There’s no question about the benefits of creating and curating high-quality content on your business’ website. Whether you’re writing blog posts, articles, whitepapers – or creating video, audio, or images – you already know about the importance of generating traffic and leads through informative content.
But for many content creators, the figurative inkwell sometimes runs dry. When it’s time to supplement existing content, repurposing content is a great strategy.
Recycling content will give your business the opportunity to reach a new audience through media methods that didn’t speak to the same target demographic.
Similarly, if the original content didn’t really take off, repurposing could give it a new set of wings. When recycling content, it’s important to pay attention to detail and ensure you strategize with care.
Later posts in this series will delineate how to undertake the process of repurposing content, along with tips to make old content shine like new.
But let’s start at the beginning: how to identify the best content to recycle.
The first step to a successful repurpose is to look through your archives and figure out the best candidates for recycling. There are a few aspects to look for, but when searching, it’s best to focus on finding your evergreen content.
What is evergreen content?
If you’re well versed in content marketing jargon, you’re probably already aware of the term “evergreen content.” What you may not yet know is how important this type of content is for your overall marketing strategy – especially when it comes to repurposing.
The two criteria to look for are timelessness and high quality.
Content that is timeless remains relevant for months, or even years. True evergreen content may have been written as far back as 10 years ago, but if it still provides information that’s applicable for the present – or even the future – it’s timeless.
An article titled “What You Need to Know About Mobilegeddon” proved useful right around the mobile-friendly Google update back in April of 2015, but it’s getting less and less relevant as time goes on.
That’s okay, but it’s also critical to make sure these time-sensitive articles or blog posts are interspersed with the kind of content that’s going to last.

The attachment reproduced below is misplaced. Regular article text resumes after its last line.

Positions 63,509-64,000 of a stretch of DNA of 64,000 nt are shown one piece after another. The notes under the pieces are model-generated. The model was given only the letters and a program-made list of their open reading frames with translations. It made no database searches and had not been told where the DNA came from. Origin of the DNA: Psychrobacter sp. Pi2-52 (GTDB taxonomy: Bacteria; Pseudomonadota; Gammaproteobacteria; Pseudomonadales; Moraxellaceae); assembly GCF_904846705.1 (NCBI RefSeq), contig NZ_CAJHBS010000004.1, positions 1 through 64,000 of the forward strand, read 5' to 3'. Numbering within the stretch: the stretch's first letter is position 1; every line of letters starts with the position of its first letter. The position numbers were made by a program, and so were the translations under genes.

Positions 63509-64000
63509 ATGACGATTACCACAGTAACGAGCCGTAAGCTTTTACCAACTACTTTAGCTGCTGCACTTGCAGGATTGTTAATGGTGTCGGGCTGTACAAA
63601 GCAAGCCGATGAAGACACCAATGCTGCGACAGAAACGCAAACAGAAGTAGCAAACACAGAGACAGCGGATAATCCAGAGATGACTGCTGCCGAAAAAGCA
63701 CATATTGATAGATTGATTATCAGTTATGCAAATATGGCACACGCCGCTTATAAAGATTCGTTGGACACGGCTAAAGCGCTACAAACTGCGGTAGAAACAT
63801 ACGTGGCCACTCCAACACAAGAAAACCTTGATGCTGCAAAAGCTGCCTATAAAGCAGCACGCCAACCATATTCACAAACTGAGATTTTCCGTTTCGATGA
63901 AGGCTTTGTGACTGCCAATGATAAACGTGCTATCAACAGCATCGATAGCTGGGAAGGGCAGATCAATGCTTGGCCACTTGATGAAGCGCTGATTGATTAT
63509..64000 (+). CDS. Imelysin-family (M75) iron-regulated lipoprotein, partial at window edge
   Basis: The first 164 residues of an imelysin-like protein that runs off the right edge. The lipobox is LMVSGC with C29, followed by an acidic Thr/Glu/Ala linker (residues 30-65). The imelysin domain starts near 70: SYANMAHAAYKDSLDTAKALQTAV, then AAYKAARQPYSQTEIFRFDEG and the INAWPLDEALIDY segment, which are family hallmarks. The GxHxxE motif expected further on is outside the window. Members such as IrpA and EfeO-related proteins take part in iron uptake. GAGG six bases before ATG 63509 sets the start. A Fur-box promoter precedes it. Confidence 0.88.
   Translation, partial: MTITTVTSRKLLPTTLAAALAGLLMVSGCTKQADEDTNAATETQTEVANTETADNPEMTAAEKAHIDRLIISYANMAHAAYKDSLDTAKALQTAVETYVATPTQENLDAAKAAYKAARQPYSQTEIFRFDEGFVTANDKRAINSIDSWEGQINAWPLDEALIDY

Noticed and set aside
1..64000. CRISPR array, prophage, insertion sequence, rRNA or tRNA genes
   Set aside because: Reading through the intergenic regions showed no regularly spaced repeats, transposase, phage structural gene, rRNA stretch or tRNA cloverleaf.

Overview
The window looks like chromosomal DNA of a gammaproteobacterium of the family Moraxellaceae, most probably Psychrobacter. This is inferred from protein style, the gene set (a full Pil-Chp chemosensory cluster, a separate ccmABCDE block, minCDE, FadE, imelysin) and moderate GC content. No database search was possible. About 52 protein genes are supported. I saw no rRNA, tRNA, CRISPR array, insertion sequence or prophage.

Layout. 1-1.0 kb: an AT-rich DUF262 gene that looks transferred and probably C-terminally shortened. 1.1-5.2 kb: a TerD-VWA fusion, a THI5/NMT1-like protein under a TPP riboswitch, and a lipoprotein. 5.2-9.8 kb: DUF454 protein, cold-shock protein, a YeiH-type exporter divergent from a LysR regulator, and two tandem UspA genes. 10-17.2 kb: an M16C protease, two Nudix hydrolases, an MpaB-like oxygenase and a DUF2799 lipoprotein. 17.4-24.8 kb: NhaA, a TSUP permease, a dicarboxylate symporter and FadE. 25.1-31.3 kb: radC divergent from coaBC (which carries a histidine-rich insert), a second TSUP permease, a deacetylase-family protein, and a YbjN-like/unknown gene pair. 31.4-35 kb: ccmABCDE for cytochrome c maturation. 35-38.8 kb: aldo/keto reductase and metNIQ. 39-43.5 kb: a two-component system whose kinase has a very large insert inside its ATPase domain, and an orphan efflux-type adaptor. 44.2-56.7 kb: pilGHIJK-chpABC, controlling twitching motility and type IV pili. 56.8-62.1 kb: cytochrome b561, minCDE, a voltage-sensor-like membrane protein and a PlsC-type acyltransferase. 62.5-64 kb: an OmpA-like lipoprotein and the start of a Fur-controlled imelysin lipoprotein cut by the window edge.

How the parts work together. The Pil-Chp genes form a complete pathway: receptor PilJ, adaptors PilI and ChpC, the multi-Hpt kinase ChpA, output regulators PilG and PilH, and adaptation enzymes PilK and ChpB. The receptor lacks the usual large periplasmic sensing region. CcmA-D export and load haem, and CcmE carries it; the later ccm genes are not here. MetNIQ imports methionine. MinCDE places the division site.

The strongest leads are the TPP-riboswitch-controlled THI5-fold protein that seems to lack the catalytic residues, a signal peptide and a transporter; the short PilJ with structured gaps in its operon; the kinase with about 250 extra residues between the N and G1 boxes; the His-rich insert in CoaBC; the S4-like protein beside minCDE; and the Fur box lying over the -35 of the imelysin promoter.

Consider, for example, this post by Chris Coyier, published in 2009 on CSS-Tricks.
This is a perfect example of timeless evergreen content.
It’s an industry expert’s take on a topic that will likely always be relevant: the relationship between a client and a web designer.
Additionally, the title, header, and first two paragraphs are enticing enough to make the reader want to keep scrolling.
The post presents a conflict:
The client wants to invest in a job, but the expert doesn’t think it will pan out. The expert has received conflicting advice. Now we, the audience, want to know what the writer ended up choosing to do and how it panned out.
This brings us to the other component of evergreen content. Quality.
No matter how compelling your subject matter, if it’s not created in an engaging way, it’s not going to stand the test of time. Content that doesn’t engage won’t drive traffic, and that makes it a poor choice for repurposing.
On the other hand, high-quality content is still the king of the SEO world.
Consider the findings of a recent panel at the Content Marketing Insider Summit. According to a study from TrackMaven, content output per brand increased by 78% in 2014, but content engagement decreased by 60%.
Interestingly enough, brands publishing less content – but focusing on quality – receive some of the most consumer engagement.
Types of evergreen content
When looking back at content you’ve already created, there are a few key words and phrases to pick out.
If you’ve done a good job titling your articles and blog posts, this should be easy.
Consider these 3 types of evergreen content:
If you’re describing techniques that won’t change, this is a great form of evergreen content to repurpose. Even better if you can make it all-encompassing – this exhaustive list of how to market an event in 75 different ways is a great example!